Residential home plan for B&B approved for Oswestry


A new residential home for adults with learning disabilities is set to open in Oswestry after permission was granted for the conversion of a B&B.

Shropshire Council’s northern planning committee has approved the proposals for Everglades on Brynhafod Lane, despite concerns being voiced by nearby residents about road safety and noise.

The home will accommodate up to eight residents and be operated by Achieve Together, which runs homes and outreach services across the country including two in Wem and one in Bomere Heath, near Shrewsbury.

The provider says the new home in Oswestry will help to meet a local need for accommodation to enable people with support needs to live independently.

It will also create jobs, with eight staff expected to be on duty each day as well as three overnight.

The plans include communal areas, offices and staff accommodation, while four additional parking spaces will be added outside, taking the total number of spaces to 11.

The house lies 130 metres down the narrow Brynhafod Lane, which has no pavements, but highways officers did not object to the plans because they said a refusal on road safety grounds would be “difficult to defend”.

There were 60 letters of support lodged with the council over the plans, as well as objections from 50 members of the public and Oswestry Town Council.

Neighbour Jonathan Martin spoke at the meeting on behalf of nearby residents.

He said: “The comings and goings of 16 adults will create noise and disturbance beyond that of a large family home – raised voices and shouting, slamming of car doors as staff arrive and depart or take residents out.

“The operation of a commercial property in a quiet residential area will have a much greater impact on our amenities than the existing use.

“There are more suitable places for a care home. This proposal will affect the quiet enjoyment of our properties and will have a detrimental impact upon our lives.”

The entrance to Everglades lies 130 metres down the narrow lane.

Councillor Duncan Kerr, who represents Oswestry South, also spoke against the application.

He said: “It’s hard to think of a less suitable site in Oswestry and if the term ‘out of character to the locality’ has any meaning, then I think this site should be rejected on those grounds alone.”

Councillor Kerr also said the proposed change of use would open the door for other businesses to take on the site in future without the need to obtain further permission, including residential schools, nursing homes and training centres.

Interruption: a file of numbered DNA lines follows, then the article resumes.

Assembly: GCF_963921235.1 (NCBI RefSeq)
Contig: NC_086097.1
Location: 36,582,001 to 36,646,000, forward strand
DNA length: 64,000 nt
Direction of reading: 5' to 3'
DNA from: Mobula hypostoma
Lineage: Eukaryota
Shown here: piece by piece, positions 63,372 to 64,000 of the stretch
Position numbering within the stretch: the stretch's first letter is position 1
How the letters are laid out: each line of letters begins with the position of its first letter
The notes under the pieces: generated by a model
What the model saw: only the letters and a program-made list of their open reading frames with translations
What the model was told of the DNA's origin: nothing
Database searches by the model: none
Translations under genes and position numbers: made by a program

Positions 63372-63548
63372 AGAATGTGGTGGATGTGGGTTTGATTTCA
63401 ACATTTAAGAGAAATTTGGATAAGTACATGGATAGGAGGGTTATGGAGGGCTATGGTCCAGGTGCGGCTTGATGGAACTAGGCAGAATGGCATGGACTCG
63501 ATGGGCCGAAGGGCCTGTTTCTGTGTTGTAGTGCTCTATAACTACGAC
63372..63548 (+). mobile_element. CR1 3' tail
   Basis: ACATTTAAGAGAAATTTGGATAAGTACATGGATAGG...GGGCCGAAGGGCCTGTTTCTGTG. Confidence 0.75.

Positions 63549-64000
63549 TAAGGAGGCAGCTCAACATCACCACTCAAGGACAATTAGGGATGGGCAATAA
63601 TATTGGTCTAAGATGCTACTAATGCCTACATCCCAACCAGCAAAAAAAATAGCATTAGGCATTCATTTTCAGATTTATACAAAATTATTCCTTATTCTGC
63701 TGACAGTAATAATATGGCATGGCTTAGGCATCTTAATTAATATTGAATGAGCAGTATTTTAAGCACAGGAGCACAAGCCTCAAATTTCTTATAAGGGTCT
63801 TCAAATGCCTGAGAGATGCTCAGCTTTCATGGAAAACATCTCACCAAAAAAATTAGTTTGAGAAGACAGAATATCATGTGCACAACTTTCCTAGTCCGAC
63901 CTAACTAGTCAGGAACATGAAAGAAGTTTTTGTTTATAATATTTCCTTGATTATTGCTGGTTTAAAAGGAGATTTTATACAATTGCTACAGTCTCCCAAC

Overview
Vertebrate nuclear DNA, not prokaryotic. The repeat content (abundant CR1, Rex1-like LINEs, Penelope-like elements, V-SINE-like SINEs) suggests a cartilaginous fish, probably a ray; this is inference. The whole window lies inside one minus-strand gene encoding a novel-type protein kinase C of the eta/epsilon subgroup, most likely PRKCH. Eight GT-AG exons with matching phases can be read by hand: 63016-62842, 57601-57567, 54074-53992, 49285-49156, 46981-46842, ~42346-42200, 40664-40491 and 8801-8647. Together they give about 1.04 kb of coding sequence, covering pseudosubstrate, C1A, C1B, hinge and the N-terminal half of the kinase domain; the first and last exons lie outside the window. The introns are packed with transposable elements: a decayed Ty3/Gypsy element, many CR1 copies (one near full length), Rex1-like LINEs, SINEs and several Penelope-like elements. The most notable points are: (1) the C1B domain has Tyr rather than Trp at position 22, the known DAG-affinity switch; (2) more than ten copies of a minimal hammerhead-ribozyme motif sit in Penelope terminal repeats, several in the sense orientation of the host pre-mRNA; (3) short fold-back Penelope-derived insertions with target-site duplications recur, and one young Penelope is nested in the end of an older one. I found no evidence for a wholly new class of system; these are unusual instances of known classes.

Jenny Hughes, on behalf of Achieve Together, told the committee that Everglades had been selected out of 18 potential homes in the Oswestry area, after a thorough search undertaken “at the specific request of Shropshire Council commissioners because this is where the local need is”.

She said the property’s large garden and location in a quiet area would suit the needs of future residents, who will have autism spectrum disorder and associated learning difficulties, while being close to the town centre.

Ms Hughes added that the change of use should be be acceptable in planning policy terms as the site is within the town’s development boundary.

Councillor Joyce Barrow said: “I support such accommodation, the community really does need it, but I believe that this is the wrong house.”

Councillor Mike Isherwood said: “A couple of things concern me, and one is the lane being very narrow.

“Although highways say that an objection would be difficult to defend, they say that’s because the threshold is so high on safety.

“I’m not convinced that it’s always good enough just to say that we couldn’t defend an objection on highways grounds if the affect would still be detrimental.”

Councillor Isherwood said the increased traffic could discourage people from walking the route, and put those who did in danger.

However other members supported the proposals.

Councillor Geoff Elner said: “I fail to understand why residents in a home like this would be noisier than a B&B.”

Councillor Vince Hunt added: “It’s a difficult one. I understand the concerns of the residents, but I don’t fundamentally see a huge difference between this and it being a B&B.”

The committee voted to approve the change of use, with seven in favour, two against and one abstention.

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